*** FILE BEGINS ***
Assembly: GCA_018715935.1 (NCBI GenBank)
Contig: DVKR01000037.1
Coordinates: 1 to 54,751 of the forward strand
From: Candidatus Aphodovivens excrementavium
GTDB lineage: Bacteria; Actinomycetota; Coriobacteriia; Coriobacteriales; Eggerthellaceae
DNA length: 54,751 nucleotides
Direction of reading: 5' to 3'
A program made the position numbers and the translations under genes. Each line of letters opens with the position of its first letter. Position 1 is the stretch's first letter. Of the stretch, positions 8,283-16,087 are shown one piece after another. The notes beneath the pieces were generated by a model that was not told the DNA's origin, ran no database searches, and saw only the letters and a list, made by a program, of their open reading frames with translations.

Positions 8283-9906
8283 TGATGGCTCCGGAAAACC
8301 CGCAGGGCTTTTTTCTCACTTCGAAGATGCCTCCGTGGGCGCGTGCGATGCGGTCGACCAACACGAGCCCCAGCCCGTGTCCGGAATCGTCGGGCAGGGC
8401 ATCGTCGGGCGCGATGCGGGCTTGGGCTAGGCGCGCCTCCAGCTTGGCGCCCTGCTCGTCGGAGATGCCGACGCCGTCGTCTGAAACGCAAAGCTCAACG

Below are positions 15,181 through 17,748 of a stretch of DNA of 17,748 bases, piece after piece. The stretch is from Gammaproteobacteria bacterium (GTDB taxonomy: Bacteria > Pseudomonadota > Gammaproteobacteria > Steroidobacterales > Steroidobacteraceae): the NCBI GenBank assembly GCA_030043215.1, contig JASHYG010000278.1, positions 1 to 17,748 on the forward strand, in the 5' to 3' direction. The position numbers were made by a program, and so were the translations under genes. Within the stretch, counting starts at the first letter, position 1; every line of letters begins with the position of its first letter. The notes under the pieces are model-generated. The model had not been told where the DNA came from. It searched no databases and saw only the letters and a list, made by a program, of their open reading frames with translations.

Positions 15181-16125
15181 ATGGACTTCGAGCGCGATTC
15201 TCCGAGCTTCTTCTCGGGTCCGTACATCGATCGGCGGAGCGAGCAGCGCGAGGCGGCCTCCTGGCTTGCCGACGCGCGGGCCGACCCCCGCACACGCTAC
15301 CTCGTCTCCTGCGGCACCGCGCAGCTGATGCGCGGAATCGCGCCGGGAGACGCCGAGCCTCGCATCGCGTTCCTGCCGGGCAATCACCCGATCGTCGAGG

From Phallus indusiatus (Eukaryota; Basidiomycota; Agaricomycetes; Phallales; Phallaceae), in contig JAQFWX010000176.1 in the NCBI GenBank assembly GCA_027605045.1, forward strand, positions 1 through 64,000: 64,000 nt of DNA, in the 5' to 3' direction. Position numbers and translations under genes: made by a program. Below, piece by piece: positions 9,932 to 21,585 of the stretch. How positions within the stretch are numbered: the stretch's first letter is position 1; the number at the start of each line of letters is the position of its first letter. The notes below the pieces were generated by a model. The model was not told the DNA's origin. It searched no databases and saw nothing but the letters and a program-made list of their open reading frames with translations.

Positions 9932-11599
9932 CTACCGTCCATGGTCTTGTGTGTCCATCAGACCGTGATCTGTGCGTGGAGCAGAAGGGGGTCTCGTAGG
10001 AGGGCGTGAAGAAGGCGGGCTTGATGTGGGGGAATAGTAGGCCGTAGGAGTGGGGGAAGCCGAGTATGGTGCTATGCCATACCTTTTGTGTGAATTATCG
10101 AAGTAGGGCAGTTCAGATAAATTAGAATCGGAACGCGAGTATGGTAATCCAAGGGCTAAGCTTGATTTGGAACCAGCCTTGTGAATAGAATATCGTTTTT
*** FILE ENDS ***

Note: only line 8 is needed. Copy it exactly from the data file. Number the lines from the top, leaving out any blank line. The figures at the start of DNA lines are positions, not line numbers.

A program made the position numbers and the translations under genes. Each line of letters opens with the position of its first letter. Position 1 is the stretch's first letter. Of the stretch, positions 8,283-16,087 are shown one piece after another. The notes beneath the pieces were generated by a model that was not told the DNA's origin, ran no database searches, and saw only the letters and a list, made by a program, of their open reading frames with translations.